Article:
A cross, which was erected early on Monday morning on a hill overlooking Sarajevo, has sparked outrage in the country as war-related wounds from the nineties are opened once again.

Early on Monday morning, residents of the Bosnian and Herzegovina capital awoke to find a cross on the southern hill of Zlatiste, a hill which was used to bomb Sarajevo during the close-to-four-year siege in the early nineties.

Bosniak member of the Presidency of Bosnia and Herzegovina, Bakir Izetbegovic, has said that he considers the cross, which was erected, earlier on Monday morning, on a hill overlooking Sarajevo as "defamation" to the memory of Bosnian war victims.

"Those who want to build a temple or place of worship should not use these to provoke the citizens of other religions, said Bakir Izetbegovic. On the contrary, religious symbols should help us to build a permanent peace and common living areas."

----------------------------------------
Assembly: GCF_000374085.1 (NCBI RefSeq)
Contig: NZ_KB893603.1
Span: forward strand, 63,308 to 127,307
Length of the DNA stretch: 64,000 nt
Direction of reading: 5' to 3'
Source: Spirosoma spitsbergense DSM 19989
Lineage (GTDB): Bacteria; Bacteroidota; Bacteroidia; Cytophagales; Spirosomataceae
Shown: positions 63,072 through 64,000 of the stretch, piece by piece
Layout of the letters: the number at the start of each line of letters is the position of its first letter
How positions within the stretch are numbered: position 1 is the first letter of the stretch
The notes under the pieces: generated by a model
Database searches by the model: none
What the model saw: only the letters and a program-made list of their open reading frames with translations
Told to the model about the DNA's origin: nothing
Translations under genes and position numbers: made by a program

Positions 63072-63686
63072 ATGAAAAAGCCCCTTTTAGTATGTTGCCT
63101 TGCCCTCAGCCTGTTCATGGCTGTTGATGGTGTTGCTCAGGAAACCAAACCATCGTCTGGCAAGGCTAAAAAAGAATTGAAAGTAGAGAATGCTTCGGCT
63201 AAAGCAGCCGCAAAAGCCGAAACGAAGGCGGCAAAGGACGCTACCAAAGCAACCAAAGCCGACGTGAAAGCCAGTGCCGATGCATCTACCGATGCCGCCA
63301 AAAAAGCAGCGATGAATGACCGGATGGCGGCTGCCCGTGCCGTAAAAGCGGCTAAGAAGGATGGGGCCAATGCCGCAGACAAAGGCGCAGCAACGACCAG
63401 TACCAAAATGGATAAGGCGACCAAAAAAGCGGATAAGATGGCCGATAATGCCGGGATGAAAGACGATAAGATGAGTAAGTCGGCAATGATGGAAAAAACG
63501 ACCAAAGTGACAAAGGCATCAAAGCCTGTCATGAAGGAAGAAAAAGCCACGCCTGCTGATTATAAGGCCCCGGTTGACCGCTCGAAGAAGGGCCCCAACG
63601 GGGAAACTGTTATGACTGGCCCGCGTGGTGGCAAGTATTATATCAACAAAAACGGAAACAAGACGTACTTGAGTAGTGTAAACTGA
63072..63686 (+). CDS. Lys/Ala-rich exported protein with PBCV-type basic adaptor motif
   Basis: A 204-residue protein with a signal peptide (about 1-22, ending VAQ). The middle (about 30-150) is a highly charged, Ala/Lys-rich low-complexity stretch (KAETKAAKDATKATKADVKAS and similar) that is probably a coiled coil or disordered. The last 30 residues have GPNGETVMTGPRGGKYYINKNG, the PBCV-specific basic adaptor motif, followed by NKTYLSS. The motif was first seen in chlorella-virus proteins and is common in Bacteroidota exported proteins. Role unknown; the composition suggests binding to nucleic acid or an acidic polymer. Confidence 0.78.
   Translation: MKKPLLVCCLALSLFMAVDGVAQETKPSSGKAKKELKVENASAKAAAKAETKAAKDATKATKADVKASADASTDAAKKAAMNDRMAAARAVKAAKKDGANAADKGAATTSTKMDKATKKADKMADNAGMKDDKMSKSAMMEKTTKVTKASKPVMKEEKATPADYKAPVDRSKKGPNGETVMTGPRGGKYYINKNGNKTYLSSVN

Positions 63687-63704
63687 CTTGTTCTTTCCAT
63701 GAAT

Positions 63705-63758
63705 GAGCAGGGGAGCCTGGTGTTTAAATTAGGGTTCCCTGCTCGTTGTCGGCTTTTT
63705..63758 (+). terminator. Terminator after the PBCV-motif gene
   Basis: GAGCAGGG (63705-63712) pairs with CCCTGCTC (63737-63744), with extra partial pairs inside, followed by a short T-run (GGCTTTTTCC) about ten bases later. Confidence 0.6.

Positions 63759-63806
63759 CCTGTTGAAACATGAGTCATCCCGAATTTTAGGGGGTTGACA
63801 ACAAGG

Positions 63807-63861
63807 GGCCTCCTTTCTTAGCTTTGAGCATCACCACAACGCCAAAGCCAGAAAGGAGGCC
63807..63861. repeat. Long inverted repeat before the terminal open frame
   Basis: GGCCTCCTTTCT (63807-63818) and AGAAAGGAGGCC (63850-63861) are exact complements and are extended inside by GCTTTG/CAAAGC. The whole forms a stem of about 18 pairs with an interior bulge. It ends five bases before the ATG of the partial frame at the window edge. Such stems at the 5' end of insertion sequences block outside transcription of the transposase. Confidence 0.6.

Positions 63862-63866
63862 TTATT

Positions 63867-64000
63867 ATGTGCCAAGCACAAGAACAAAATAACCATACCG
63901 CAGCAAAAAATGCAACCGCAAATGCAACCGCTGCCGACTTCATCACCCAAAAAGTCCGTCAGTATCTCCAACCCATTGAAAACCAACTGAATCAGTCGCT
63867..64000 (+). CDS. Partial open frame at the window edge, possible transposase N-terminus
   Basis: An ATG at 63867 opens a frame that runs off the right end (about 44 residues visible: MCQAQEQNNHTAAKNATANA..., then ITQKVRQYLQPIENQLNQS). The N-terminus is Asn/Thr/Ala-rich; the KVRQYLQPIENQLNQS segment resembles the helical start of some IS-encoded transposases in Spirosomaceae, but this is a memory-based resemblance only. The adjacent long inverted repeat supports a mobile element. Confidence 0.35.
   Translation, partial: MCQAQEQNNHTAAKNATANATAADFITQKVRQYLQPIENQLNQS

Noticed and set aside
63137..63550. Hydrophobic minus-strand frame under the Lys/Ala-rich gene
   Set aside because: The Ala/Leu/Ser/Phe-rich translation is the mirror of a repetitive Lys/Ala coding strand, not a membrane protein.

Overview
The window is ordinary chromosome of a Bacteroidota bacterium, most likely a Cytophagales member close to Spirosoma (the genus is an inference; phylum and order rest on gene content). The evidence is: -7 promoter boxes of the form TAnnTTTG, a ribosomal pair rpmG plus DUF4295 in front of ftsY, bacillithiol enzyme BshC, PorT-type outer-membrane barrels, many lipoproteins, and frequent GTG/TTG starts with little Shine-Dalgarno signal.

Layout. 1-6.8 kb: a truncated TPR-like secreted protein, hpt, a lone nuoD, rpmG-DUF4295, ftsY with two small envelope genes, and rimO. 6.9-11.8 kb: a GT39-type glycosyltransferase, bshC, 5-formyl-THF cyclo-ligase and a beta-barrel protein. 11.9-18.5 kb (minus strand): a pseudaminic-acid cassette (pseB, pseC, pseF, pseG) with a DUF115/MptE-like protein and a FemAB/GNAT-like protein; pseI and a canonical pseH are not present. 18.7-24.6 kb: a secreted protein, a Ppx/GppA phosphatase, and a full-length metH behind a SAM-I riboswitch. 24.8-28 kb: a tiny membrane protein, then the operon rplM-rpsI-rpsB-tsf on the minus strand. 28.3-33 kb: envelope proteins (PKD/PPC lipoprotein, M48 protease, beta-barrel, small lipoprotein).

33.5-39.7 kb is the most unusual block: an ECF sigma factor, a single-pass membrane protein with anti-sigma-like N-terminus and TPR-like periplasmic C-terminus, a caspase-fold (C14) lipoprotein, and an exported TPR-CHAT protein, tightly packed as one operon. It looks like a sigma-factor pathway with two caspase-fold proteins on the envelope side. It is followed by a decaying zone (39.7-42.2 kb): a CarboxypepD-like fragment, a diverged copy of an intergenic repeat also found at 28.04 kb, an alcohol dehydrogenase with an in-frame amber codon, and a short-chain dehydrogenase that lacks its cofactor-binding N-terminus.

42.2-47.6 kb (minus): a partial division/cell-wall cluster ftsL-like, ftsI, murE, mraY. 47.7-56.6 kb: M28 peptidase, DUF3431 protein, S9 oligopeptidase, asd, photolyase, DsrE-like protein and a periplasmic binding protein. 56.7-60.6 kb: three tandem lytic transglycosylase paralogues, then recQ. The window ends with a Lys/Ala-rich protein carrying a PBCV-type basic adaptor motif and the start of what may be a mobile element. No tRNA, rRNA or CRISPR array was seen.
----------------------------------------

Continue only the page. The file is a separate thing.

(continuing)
On Monday, police in Sarajevo announced they had detained five unidentified people who had tried to tear down the ten-meter-high cross.

Eastern Sarajevo Public Security Center spokeswoman Danka Tesic told Anadolu Agency that they had later been released since no crime had been committed.

It is still unclear who erected the cross.

"No one consulted our council [about] a cross. Therefore, I think citizens do such a thing on their own initiatives," Vaso Kapor, head of the Trebevic Council of East Sarajevo Municipality said.

The idea of building a cross on Zlatiste hill has been debated for the past decade, especially among Bosnian Serbs.

In the early months of 2014, Branislav Dukic, head of the Association of Bosnian Serb War Victims said that they were planning to build a cross in memory of Serbian war victims.

Sarajevo was under siege from 1992 to 1995 by the Bosnian Serb military forces.

In 1992, in the northwestern Bosnian town of Prijedor and the surrounding area, the Serbian army and military forces committed mass killings of inhabitants and detained Bosnian Croats and Muslims together in the notorious camps of Omarska, Keraterm and Trnopolje. 

In July 1995, about 8,000 Muslim men and boys in Srebrenica were killed by Bosnian Serb forces.

Anadolu Agency